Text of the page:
Reports: Mississippi's Poor Shut Out from Katrina Aid Recent reports suggest some Mississippi Gulf Coast residents are still without federal aid following Hurricane Katrina. Some residents argue that wealthier citizens are benefiting more significantly from relief aid. Ashley Tsongas, an aid advisor and Gulfport, Miss., Mayor Brent Warr respond to the reports.

Reports: Mississippi's Poor Shut Out from Katrina Aid

Reports: Mississippi's Poor Shut Out from Katrina Aid

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Recent reports suggest some Mississippi Gulf Coast residents are still without federal aid following Hurricane Katrina. Some residents argue that wealthier citizens are benefiting more significantly from relief aid. Ashley Tsongas, an aid advisor and Gulfport, Miss., Mayor Brent Warr respond to the reports.


I'm Cheryl Corley. Michel Martin is away. This is TELL ME MORE from NPR News.

Coming up, our discussion continues about the economic status of blacks born into middle-class families.

But first, after Hurricane Katrina, Congress dedicated billions of dollars for rebuilding the Gulf Coast. The funds came with the requirement that half of it be spent on helping low to moderate income citizens. Mississippi received nearly five and a half billion dollars in federal grants. But there are reports that Mississippi has only spent about 10 percent of the federal money so far on helping low-income residents, while significantly more of that money has been spent on programs that had benefited wealthier citizens and big businesses.

Well, joining me now to talk about this is Brent Warr, the mayor of Gulfport, Mississippi, one of the state's hardest hit cities. He joins us from one of the city's government - city government's temporary office trailers. And Ashley Tsongas, a policy adviser for the aid group Oxfam America, she joins us from Boston, Massachusetts.

Welcome to both of you.

Mayor BRENT WARR (Republican, Gulfport, Mississippi): Good morning. Thank you.

Ms. ASHLEY TSONGAS (Policy Adviser, Oxfam America): Thank you. Glad to be here.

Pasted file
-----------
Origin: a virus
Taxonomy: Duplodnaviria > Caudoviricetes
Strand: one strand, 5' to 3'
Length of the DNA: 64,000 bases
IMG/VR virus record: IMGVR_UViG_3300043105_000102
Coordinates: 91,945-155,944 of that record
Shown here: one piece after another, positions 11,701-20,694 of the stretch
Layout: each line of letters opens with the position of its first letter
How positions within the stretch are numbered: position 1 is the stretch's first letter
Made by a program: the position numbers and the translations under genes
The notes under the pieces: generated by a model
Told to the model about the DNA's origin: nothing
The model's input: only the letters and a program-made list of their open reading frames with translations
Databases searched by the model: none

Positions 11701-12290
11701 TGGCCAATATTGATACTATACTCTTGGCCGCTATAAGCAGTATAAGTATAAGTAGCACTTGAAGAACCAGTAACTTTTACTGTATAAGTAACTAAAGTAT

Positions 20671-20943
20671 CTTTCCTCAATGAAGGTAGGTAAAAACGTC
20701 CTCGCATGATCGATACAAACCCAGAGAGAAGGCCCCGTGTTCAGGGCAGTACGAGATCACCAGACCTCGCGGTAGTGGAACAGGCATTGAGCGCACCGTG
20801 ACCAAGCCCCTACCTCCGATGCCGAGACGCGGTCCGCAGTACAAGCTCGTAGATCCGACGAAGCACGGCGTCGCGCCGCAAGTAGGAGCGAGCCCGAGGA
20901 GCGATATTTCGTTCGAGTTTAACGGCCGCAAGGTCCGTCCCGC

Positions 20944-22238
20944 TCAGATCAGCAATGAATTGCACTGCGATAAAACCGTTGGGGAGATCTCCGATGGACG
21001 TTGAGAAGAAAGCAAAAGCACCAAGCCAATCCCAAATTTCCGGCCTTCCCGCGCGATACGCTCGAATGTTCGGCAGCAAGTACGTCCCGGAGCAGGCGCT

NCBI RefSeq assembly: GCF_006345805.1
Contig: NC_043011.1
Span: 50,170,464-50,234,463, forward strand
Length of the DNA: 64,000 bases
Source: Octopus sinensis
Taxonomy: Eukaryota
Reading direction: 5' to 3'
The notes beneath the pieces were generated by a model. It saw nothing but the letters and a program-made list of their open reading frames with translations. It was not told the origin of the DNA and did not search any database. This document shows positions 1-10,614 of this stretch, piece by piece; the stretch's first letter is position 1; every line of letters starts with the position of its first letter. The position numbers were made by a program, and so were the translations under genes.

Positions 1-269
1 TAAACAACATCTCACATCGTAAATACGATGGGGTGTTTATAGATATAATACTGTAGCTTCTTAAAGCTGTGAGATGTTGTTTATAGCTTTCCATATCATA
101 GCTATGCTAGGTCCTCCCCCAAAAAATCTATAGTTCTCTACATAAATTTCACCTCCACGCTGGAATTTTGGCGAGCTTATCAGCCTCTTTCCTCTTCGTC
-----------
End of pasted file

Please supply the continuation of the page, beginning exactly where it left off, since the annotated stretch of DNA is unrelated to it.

Mayor WARR: Good to be here. Thank you.

CORLEY: Yes. Mayor Warr, why don't we begin with you? Tell us about the state of Gulfport now. Give us a picture. How much of the area has been rebuilt?

Mayor WARR: Well, we're still in the recovery mode. We're beginning to rebuild, and it is going actually very well. You know, it was a tremendous - there was a tremendous devastation, and we're trying to assess, you know, really the best way to come back so that we can try to come back better than we were before.

CORLEY: Mm-hmm.

Mayor WARR: That's very complicated, but it's doing well. Thank you.

CORLEY: How much damage actually remains in the city?

Mayor WARR: Oh, my Lord. You know, there was approximately five million cubic yards of debris that had to be removed.


Mayor WARR: We've completed the majority of that. Still have some homes that need to be demolished that were derelict and left in unusable condition. We have about a hundred million dollars worth of infrastructure repair south of the railroad tracks. That's within probably the first 2,000 feet of the shoreline there.

CORLEY: To still do?

Mayor WARR: Oh, yes. Oh, gosh, yeah. You know, it's amazing, nationally, I know there may be a perception that the storm is over and the recovery is complete. But we're nowhere near that state as yet.

CORLEY: Mm-hmm. Ashley Tsongas, Oxfam America has been very critical of how federal money has been distributed in Mississippi's rebuilding efforts. So explain. Where do you believe the breakdown is?

Ms. TSONGAS: Well, I believe along with the members of the Steps Coalition, which is a coalition of about 50 organizations, local and national organizations that are working to restore the coast of Mississippi, we believe that the priority in the beginning was really given to economic redevelopment, especially of the casinos, and then a subset of homeowners who were need of rebuilding. Now, not that either of those were unworthy choices for funds, but just that the exclusion of other households and the continued exclusion of these households from assistance is really problematic.

CORLEY: And why do you think the dollars haven't got to some of the neediest people?

Ms. TSONGAS: Well, in many cases, it's the way that the programs have been designed. For example, there's no assistance right now for wind-damaged homeowners. There are over 30,000 households that received wind damage. Ten thousand of those certainly do not have adequate insurance, and none of them are right now eligible for assistance. And as we know, the more - the lower your income, the less likely you are to be able to afford insurance or adequate insurance to insure your home. So those are the kinds of folks that are currently being left out with no program yet to serve them.